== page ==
While to some this may feel a bit like the Jetson’s, leading experts in Engagement, Attraction, and Recruitment we know would say it’s here and we agree. We’re already seeing these trends start to take hold in the market and become the differentiators in companies that are ultimately leaving their competition behind by investing in digital training, teamwork automation, and illustration of the true impact of the work they’re doing (and the candidate will do when they join)! Especially as Boomers leave our workforce in staggering numbers.

What do you think? How ready are you? Will these investments help YOU win in the #warontalent?

#phygitalwork  #engagingwork  #impactfulwork 

What Will HR Look Like in 2030?


The coronavirus pandemic was an ugly reminder of just how hard it is to predict and prepare for the future. Yet that doesn’t mean HR leaders shouldn’t think ahead, especially when there are some absolutes. Older workers are retiring, and the digital revolution continues. It’s not too soon to start thinking ahead to the next decade. Here are six predictions for 2030 and how to prepare for them.

1. New Generations Will Take Over

By 2030, every Baby Boomer will be 65 or older. As most of them leave the workforce, they’ll be replaced by the smaller Generation Z (those born in 1997 or later).

Boomers entered the workforce at a time of hierarchical cultures, when a job was simply about the work. Members of Generation Z, on the other hand, are crying out for their companies to match their values and speak out on issues such as the environment and diversity, equity and inclusion. That has sparked companies to take on activist roles, though this can be tricky, especially with polarizing topics.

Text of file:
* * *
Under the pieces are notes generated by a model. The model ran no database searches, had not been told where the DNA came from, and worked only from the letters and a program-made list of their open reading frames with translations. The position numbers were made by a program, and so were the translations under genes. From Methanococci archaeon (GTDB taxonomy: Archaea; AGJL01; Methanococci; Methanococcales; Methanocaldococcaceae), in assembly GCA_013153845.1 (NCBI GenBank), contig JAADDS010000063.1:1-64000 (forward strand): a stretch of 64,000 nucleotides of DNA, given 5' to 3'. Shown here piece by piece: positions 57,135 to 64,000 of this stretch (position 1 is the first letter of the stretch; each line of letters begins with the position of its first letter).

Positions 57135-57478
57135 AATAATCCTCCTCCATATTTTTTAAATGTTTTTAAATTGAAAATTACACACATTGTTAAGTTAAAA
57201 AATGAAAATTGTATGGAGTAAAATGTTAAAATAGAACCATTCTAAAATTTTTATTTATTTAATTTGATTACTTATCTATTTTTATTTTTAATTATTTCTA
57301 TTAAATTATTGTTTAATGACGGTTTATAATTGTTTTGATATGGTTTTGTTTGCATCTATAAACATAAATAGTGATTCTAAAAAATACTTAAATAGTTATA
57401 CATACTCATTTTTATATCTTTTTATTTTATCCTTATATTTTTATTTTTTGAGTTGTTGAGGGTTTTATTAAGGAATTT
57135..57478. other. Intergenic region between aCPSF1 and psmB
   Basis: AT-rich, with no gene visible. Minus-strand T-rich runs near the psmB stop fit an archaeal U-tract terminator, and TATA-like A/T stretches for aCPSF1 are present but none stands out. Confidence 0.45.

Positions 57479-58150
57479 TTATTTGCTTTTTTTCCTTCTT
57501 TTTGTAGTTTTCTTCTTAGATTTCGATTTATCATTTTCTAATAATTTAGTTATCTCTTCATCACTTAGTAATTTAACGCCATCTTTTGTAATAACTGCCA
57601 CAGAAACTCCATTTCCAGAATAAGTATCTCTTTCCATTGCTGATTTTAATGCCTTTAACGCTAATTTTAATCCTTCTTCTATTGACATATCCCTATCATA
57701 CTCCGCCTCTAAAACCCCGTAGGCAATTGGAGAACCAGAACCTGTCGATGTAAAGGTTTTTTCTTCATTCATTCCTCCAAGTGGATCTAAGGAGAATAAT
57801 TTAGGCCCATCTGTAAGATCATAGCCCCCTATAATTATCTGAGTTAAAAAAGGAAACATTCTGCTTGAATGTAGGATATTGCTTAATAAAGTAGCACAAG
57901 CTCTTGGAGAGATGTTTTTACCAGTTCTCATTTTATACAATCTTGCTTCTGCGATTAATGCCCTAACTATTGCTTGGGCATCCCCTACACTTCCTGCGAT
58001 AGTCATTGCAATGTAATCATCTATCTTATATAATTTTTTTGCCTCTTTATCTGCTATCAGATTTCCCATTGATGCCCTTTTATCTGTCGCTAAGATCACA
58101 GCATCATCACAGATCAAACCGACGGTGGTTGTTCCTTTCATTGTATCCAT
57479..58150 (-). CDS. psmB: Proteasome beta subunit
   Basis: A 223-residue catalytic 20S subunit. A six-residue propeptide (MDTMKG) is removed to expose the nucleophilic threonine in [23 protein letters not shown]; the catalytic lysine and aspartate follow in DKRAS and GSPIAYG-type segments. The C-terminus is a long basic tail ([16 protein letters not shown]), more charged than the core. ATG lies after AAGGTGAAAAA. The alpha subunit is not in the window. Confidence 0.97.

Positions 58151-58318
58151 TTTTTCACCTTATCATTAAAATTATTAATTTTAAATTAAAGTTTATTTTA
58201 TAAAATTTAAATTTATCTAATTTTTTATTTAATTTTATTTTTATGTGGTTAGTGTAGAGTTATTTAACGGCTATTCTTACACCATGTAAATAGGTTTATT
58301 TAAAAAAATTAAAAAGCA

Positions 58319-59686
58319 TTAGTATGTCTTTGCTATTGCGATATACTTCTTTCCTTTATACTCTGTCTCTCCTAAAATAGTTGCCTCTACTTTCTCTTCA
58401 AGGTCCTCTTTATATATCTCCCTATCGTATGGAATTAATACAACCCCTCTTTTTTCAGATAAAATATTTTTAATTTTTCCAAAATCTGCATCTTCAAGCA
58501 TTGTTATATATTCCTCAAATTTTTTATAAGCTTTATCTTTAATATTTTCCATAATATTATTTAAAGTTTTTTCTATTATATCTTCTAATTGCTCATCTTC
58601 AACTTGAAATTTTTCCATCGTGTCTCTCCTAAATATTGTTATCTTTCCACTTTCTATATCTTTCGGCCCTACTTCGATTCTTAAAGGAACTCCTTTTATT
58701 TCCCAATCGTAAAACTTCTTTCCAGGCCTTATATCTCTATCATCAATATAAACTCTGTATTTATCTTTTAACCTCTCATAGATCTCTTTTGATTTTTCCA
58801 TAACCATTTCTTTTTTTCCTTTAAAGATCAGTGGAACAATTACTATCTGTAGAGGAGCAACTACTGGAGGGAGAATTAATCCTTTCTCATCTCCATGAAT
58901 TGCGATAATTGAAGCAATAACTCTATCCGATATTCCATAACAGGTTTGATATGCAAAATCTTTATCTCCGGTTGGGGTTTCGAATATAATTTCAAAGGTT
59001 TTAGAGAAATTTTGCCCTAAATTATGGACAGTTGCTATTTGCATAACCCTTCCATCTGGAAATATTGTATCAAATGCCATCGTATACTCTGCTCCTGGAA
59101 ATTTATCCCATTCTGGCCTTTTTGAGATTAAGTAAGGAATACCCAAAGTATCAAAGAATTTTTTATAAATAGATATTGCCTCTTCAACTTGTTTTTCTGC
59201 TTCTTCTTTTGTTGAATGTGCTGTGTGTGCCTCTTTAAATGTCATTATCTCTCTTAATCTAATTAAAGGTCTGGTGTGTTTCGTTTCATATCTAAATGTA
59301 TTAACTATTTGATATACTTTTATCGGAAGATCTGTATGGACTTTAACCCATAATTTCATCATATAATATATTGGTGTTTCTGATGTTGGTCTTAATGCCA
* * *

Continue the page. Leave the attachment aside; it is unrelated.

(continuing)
“You won’t make everyone happy,” says Art Mazor, global human capital practice leader for Deloitte in Atlanta. But HR can help companies weigh the risks of speaking out on hot-button issues and can explain those decisions to employees.

Millennials and members of Generation Z want “to be authentically recognized at work,” Mazor says. They also want their jobs to provide a sense of purpose and belonging, flexibility, and continuous career development. They’ll change jobs if they don’t feel they’re learning enough or finding a sense of purpose at the company, he says.

But Peter Cappelli thinks companies are unlikely to prioritize employee career growth. The George W. Taylor Professor of Management and director of the Wharton Center for Human Resources at the University of Pennsylvania notes that the percentage of jobs filled from within has dropped from 90 percent in the 1980s to about 30 percent now. In addition, average tenures have declined and time spent on training workers has fallen to about half a day per year.

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“I don’t see where [companies] are willing to spend the money to change that,” Cappelli says. “They’re missing an opportunity. When they end up hiring from the outside, they end up paying more in salary and performance is worse.”

The younger generations place a high priority on work/life balance, too, Mazor says. (Also, work/work balance: 43 percent of Generation Z workers and 33 percent of Millennials have side hustles or two full-time jobs, according to Deloitte.)

Amy Zimmerman, chief people officer at Relay Payments Inc. in Atlanta, sees a disconnect between Boomers who are comfortable working 10- to 12-hour days and younger workers who prefer to work fewer hours. Managers need to focus more on results with those younger workers, she says. Gone are the days of command-and-control, fear-based management.

“[Younger workers] work differently,” says Zimmerman, whose company is a payment platform for the trucking and logistics industries.

Amid the current talent shortage, Zimmerman tells recruiters to make sure their outreach efforts leave candidates wanting to work at the organization. That means, for example, pitching them on why their work at the company would matter. This approach should continue after they’re hired, with managers striving to motivate them by making the company’s mission clear.

“You’ve got to convince people why they need to do the work, and it’s not just ‘because you’re paying me to do it,’ ” Zimmerman says.